The idea behind spacing the hives is to keep the bees from transferring pests, disease, sevin dust that one hive found but the other didn't by a bee that went to the wrong hive. I know the guard bees are suppose to check each bee, but with chemical treatments what do they smell. The distance apart probably can be a minimun of 5 feet. I will probably place mine around 100 ft since I have 20 acres to work with. This brings up another point, my hives "will not be painted white". Have you tried to look at something white in the bright sunshine. I don't know how bees see, but I think a soft green or blue would be better. I'll let you know how they act.

Where am I? You can go to the GREETINGS PAGE and see my intro. I live in Southwest Missouri.

The OBB. I plan to build my own and the reason for the 1/2" screen is so the dead bees will fall on thru. If the dead bee has mites, the mites will transfer to the house cleaning bees upon their removal if they can't fall through.

I know that swarming bees are natural and healthy. From my research on Russian bees, they aren't as bad to swarm as Italians and Carolinas.

I came to all these conclusions after reading back through all my issues of Bee Culture. I think we have went too far in some of our manipulations of equipment and management and have set the bees up somewhat not to be able to cope with these new pests. One main example is cell size. Left to their own the bees will build 4.9mm which the mite does not like which is probably why it like drone cells even more. Most all foundation is 5.1mm to 5.3mm. Who and why was it made so much bigger than nature size?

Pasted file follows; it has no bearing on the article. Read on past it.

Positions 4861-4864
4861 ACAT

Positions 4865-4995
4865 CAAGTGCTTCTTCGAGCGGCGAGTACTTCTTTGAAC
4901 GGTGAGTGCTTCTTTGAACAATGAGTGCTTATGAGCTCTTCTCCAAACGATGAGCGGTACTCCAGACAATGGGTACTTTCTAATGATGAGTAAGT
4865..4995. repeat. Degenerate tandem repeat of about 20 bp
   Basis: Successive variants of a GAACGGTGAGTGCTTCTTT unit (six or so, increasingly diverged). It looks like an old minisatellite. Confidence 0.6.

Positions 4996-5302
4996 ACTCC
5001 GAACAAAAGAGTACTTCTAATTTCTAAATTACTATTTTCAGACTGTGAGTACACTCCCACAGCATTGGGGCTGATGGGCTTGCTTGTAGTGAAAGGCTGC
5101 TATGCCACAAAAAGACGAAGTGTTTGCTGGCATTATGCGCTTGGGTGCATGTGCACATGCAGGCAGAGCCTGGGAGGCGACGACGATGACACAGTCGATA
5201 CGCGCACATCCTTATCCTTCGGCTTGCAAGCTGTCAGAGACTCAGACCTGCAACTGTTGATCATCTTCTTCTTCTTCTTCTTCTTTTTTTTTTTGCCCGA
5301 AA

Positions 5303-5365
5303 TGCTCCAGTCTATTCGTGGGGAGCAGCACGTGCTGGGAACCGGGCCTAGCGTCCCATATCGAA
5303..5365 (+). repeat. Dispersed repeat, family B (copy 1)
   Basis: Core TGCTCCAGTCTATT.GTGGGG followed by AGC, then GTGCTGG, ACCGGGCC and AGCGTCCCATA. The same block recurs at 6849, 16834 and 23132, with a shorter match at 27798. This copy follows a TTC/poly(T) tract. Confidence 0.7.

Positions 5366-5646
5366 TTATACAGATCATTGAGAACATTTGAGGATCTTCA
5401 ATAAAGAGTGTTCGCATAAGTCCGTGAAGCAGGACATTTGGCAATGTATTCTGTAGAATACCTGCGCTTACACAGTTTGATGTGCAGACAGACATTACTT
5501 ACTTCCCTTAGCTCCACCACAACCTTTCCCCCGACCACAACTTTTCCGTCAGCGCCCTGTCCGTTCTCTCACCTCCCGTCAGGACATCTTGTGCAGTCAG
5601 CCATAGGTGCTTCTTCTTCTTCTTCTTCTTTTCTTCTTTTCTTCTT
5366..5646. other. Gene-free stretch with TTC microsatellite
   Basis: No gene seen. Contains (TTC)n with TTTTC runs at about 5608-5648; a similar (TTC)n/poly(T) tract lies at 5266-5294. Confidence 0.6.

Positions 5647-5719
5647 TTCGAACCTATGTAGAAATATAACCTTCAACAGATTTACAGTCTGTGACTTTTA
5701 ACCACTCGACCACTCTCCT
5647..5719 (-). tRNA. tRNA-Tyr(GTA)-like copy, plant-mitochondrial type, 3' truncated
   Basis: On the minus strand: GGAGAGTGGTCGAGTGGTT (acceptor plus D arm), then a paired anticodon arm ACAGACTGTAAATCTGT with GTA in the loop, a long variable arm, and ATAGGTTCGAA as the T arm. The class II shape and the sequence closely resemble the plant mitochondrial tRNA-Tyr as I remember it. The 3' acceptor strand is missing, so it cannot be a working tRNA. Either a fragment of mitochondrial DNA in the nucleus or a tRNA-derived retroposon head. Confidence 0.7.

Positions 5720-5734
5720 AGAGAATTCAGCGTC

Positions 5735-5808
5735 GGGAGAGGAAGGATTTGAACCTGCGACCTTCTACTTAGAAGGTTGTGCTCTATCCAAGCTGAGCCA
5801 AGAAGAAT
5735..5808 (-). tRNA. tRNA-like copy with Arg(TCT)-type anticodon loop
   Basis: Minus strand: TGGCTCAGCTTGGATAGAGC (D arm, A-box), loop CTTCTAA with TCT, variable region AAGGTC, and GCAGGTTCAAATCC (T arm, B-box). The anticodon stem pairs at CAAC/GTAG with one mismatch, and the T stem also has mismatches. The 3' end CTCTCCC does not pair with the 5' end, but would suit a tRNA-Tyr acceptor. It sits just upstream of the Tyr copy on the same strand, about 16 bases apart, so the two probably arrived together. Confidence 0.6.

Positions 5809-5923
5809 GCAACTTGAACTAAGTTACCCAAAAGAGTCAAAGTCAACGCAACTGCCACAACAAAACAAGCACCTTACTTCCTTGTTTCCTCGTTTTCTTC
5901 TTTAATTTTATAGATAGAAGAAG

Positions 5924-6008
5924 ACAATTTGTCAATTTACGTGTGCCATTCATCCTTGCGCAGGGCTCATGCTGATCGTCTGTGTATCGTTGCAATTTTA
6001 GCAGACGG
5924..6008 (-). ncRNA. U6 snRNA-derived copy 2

I'll stop for now!!!
Thanks
Doug
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« Reply #6 on: December 09, 2008, 05:49:19 AM »


I know that swarming bees are natural and healthy. From my research on Russian bees, they aren't as bad to swarm as Italians and Carolinas.

the USDA has been working on this the past years because the Russians bee's was the most swarming bee's beside AHB's , I know a few queen raisers like Purvis Brothers that dont sell them any more because the would swarm so much, Dann told me that even pulling frames all the time to make nuc's wouldn't stop them from swarming so he got rid of them, I help USDA Russian Queen breeder and they seem to do just fine with his, so they are improving the swarming habit's. swarming is one of many selection they have to pass to remain in the breeding program.  www.russianbreeder.org   the Queen Breeder I work with is Dwight Porter, he is a member here (Redtractor)
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BjornBee
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« Reply #7 on: December 09, 2008, 08:08:57 AM »

Doug,
I'll take one item at a time.

You mention "natural" cell size in your explanation, and I guess this also is connected to your choice to go with smallcell.

Forcing bees on smallcell, is NOT natural.

Natural drawn comb has a wide range of cell sizes dictated by the bees needs, time of season, use of the cells within the hive, etc. There are maps that even show based on elevation and geographic area, bees will build cells differently based on this criteria.